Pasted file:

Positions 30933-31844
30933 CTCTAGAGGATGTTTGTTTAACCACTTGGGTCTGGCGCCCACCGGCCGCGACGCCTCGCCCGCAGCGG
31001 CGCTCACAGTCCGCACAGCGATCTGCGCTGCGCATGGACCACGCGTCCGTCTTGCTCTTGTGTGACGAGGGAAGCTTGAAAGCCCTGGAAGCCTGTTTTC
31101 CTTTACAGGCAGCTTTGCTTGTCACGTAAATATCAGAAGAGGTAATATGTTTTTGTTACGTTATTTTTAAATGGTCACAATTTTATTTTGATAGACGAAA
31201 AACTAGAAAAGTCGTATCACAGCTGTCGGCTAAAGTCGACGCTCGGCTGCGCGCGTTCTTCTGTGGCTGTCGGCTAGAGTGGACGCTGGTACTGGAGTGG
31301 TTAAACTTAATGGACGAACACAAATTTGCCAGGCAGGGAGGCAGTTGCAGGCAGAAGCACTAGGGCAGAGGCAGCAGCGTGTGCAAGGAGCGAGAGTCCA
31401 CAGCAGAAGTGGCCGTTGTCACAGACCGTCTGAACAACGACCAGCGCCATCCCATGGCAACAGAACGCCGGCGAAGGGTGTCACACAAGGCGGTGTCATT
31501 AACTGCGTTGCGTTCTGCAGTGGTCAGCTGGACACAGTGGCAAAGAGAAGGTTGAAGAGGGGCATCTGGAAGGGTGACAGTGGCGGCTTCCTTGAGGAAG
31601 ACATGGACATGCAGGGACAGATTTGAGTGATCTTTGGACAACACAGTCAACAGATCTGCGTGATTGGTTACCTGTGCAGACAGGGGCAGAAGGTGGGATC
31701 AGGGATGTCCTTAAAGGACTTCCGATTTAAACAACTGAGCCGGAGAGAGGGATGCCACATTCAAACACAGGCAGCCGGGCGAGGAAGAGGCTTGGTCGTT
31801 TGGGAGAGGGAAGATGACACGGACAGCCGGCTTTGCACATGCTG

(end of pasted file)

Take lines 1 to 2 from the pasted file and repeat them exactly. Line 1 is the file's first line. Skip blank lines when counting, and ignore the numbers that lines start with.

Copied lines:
Positions 30933-31844
30933 CTCTAGAGGATGTTTGTTTAACCACTTGGGTCTGGCGCCCACCGGCCGCGACGCCTCGCCCGCAGCGG